Lung scarring due to pulmonary fibrosis makes it harder to breathe. You may feel like you can’t catch your breath or breathe deeply, no matter how hard you try.
Your healthcare provider will ask you about your medical history. You’ll also have a physical exam to carefully evaluate your symptoms. They may use a stethoscope to listen to you breathe, listening for abnormal sounds (like crackling).
Pulmonary fibrosis can look a lot like other, more common lung diseases, which can make diagnosis challenging. Your provider may also order one or more tests to diagnose pulmonary fibrosis:
Unfortunately, lung damage due to pulmonary fibrosis is permanent (not reversible). Getting diagnosed and starting treatment as early as possible may help your lungs work better, longer.
Most pulmonary fibrosis treatments focus on easing symptoms and improving your quality of life.
Your provider may recommend one or more treatments:
No cure for pulmonary fibrosis exists today. But researchers around the world are working to change that.
Ask your provider if you might be eligible for a clinical trial. Participating in an ongoing trial may allow you to try one of the newest pulmonary fibrosis treatment options.
Scarred lung tissues have a hard time getting oxygen to the rest of the body. This strains the right side of the heart. It may lead to high blood pressure in the lungs (called pulmonary hypertension). In severe cases, it can cause heart failure.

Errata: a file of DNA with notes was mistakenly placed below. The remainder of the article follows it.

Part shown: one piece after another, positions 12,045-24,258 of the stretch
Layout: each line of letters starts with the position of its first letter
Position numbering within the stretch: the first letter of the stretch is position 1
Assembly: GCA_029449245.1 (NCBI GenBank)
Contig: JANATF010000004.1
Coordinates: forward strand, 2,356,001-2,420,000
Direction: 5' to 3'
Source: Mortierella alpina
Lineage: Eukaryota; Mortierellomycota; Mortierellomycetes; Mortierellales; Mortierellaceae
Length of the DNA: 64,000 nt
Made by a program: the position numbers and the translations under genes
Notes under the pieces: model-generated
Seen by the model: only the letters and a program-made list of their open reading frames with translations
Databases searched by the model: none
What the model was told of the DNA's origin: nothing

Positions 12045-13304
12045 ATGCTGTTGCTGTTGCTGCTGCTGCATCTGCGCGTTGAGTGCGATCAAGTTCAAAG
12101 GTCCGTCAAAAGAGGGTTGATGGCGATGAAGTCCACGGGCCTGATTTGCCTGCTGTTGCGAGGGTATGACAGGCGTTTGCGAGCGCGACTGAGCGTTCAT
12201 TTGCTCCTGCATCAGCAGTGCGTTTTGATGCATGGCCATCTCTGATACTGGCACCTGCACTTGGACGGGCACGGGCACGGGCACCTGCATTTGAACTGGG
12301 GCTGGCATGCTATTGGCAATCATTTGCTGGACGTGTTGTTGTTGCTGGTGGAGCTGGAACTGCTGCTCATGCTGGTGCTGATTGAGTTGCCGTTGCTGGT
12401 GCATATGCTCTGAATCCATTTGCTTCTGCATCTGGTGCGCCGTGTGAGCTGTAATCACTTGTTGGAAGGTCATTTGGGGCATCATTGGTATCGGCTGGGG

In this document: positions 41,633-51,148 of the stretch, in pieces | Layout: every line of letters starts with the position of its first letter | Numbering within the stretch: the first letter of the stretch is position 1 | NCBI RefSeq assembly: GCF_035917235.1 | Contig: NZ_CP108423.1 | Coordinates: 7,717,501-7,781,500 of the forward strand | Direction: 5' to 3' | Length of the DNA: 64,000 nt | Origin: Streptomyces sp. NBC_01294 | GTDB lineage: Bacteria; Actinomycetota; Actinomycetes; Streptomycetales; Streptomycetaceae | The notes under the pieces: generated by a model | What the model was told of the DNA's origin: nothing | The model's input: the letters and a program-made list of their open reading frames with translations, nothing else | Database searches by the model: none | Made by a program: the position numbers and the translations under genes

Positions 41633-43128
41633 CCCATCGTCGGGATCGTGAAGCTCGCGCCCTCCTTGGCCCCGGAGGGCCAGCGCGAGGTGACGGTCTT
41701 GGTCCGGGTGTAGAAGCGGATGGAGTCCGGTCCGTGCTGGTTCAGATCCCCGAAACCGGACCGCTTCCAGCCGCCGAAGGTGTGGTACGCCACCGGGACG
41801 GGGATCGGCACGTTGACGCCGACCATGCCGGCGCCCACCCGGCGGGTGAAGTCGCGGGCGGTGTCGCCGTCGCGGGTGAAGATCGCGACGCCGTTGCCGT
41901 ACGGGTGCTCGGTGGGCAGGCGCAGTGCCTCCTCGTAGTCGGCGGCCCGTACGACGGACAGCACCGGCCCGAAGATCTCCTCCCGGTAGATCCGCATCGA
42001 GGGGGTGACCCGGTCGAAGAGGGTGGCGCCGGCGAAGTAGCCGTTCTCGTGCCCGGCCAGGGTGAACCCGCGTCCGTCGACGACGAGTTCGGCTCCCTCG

Unfortunately, you can’t prevent pulmonary fibrosis.
Pulmonary fibrosis symptoms typically develop slowly. You may notice vague signs (or no symptoms at all) in the early stages. How long it takes for symptoms to get worse is different for everyone.
Healthcare providers can’t easily predict how pulmonary fibrosis progresses. Your symptoms may get worse very slowly, over years. In some cases, the disease may lead to severe symptoms rather quickly (over months).
Some people live only months after a pulmonary fibrosis diagnosis. Others live several years. Many factors affect your prognosis. Even your provider can’t predict some of these factors.
If you’ve been diagnosed with pulmonary fibrosis, you can take steps to help your body stay in its best possible shape:
In some cases, pulmonary fibrosis gets a lot worse, all at once. You should call your provider if you suddenly feel a big difference in symptoms.
For example, call your provider if you’re coughing a lot more than usual or have any other symptoms that seem new or alarming. See a provider right away if you experience any difficulty breathing that you can’t control.
A note from Cleveland Clinic
If you have pulmonary fibrosis, you will likely see a pulmonologist (lung specialist) long-term for regular follow-up visits. Your healthcare provider will work with you to preserve your lung function and maintain the highest possible quality of life. They will help find the right combination of medication, supportive care and clinical trials to treat the ways pulmonary fibrosis affects you. Connecting with a pulmonary fibrosis support group may provide firsthand insights and advice from people who have faced similar challenges.
Last reviewed by a Cleveland Clinic medical professional on 04/05/2021.